The Arlington Advocate has been the town's paper of record ...."
The weekly remains valuable as an archived, historical source,
not as a 'paper of record.'
UPDATED May 21: The Arlington Advocate, a storied weekly delivering news here since 1871, is no more. As of Thursday, May 12, it became the Advocate & Star, a newspaper merger of two highly distinct towns, Arlington and Winchester.
The demise began slowly after the Jorgensen family sold the paper in 1986 to Harte-Hanks, the first of many newspaper-chain owners. The Gannett Corp. of McLean, Va., is only the latest.
As editor of The Advocate in 1994-95, I saw the early decline firsthand. Not two months after I began, two men in dark suits arrived at 5 Water St., where the paper then was located, and measured the offices, without comment. Turns out, they were from Fidelity Investments, which included the paper in its many purchases later that fall. After that, the new owner cut the share it paid for employee health benefits.
To be fair, Fidelity supported the weekly. Sometimes the paper was 36 pages deep, had a full-time editor and reporter (Marc Levy, now of CambridgeDay.com) and a full-time sports editor (Walter Moynihan, who died in 2013).
One corporate step in a series
But what the suits came to measure was just one step that a series of corporations took to separate Arlington readers from its beloved weekly.
The size of its offices was an economic factor that led to the paper leaving town for good in June 1997. The paper decamped to Woburn Four Corners for a while and then went on to the offices of Minuteman in Lexington. It's tough to tell where the newsroom is now, but it has not been within walking distance of Arlington Town Hall for nearly 25 years.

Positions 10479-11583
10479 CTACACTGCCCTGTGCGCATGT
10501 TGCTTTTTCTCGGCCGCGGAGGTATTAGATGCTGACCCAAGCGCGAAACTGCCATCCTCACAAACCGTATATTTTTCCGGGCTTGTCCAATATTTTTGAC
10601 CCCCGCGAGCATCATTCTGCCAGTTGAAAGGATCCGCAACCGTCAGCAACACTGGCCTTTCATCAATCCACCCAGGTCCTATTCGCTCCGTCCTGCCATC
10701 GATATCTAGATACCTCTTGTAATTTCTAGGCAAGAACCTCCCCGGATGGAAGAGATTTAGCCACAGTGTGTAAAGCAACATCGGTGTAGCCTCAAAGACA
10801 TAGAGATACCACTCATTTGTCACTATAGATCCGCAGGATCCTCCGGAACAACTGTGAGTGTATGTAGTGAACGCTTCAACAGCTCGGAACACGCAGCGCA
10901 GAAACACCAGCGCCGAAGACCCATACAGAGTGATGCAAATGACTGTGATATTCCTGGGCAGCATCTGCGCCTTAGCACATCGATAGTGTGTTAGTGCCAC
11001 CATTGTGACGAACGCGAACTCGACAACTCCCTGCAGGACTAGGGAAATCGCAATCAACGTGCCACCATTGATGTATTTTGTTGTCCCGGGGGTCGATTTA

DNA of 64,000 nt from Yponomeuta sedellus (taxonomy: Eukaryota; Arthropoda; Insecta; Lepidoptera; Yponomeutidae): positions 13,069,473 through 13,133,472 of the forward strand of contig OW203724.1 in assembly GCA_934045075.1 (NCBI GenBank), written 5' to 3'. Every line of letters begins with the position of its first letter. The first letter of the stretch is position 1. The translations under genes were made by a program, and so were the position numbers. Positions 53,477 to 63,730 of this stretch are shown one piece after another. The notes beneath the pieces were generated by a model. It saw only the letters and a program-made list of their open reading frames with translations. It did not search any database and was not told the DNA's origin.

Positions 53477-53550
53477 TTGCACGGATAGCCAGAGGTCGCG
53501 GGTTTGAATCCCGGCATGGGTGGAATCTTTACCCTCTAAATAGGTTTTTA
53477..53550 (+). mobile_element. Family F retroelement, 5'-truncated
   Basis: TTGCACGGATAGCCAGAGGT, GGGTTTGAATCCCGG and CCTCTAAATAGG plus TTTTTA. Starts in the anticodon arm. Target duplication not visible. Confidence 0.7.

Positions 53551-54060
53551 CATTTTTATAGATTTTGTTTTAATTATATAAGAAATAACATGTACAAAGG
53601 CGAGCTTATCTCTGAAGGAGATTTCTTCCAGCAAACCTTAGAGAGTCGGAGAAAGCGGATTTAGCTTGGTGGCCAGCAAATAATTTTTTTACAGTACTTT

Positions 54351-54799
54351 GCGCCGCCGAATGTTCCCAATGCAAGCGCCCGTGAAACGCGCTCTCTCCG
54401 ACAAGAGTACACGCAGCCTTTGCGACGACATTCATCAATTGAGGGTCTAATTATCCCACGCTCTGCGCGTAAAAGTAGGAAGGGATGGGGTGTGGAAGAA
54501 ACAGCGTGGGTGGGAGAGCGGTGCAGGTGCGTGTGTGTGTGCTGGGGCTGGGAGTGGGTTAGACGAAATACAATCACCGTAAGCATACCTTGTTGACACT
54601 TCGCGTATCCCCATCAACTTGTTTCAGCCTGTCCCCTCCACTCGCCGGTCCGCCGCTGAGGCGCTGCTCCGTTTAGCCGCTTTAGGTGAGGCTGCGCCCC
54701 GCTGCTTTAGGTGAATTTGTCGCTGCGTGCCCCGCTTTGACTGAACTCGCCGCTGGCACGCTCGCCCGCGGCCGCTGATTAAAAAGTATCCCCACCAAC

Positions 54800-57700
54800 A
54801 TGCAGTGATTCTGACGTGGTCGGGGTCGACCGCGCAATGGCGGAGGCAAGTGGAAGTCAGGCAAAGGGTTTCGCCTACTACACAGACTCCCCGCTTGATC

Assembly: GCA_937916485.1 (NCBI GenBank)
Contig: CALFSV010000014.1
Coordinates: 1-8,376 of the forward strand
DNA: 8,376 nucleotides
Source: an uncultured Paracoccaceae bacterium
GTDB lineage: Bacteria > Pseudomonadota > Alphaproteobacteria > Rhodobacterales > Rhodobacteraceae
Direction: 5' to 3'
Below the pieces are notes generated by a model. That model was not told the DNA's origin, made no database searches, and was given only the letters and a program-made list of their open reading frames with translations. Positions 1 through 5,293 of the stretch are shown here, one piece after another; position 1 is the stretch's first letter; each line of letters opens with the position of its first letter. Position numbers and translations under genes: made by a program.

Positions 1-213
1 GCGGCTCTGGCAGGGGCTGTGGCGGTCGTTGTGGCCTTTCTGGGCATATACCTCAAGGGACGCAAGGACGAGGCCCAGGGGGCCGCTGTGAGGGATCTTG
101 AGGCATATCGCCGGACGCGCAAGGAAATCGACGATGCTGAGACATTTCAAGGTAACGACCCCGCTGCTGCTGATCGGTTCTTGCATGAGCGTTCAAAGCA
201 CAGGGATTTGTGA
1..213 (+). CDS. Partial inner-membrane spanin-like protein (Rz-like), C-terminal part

The newspaper lost touch with the town it claimed to cover.
Under Gannett -- owner of USA Today, but known by industry observers nationwide as a cost-cutter -- The Advocate faced still tougher measures, reported in February.
Gannett goes regional
Dan Kennedy, a professor of journalism at Northeastern who lives in West Medford and jogs the Minuteman Bikeway, has an ongoing body of research documenting how corporations squelch local news. Read the trends in his blog, "Media Nation."
In February, he published "Gannett’s Mass. weeklies to replace much of their local news with regional coverage." He wrote:
"Gannett is poised to take a major step back from its coverage of Massachusetts communities as it prepares to replace local news in its weekly papers with regional stories about topics such as public safety, education, racial justice and the environment ....
He continues: "I’m told that Gannett journalists have been asked to apply for new regional jobs covering their preferred beats."
YourArlington tried to learn the fate of Ross Cristantiello, the most recent Advocate reporter in a series of them over recent years. The website wanted to know how the merged paper would cover local news without a dedicated reporter.
No one in a position to know responded immediately to explain. But on May 19, a Gannett representative told Jeff Barndt, news director at ACMi, who was following up on YourArlington's story: “Ross Cristantiello is no longer an employee, which is why you have not seen any stories by him recently.”
The Gannett rep also provided the following statement: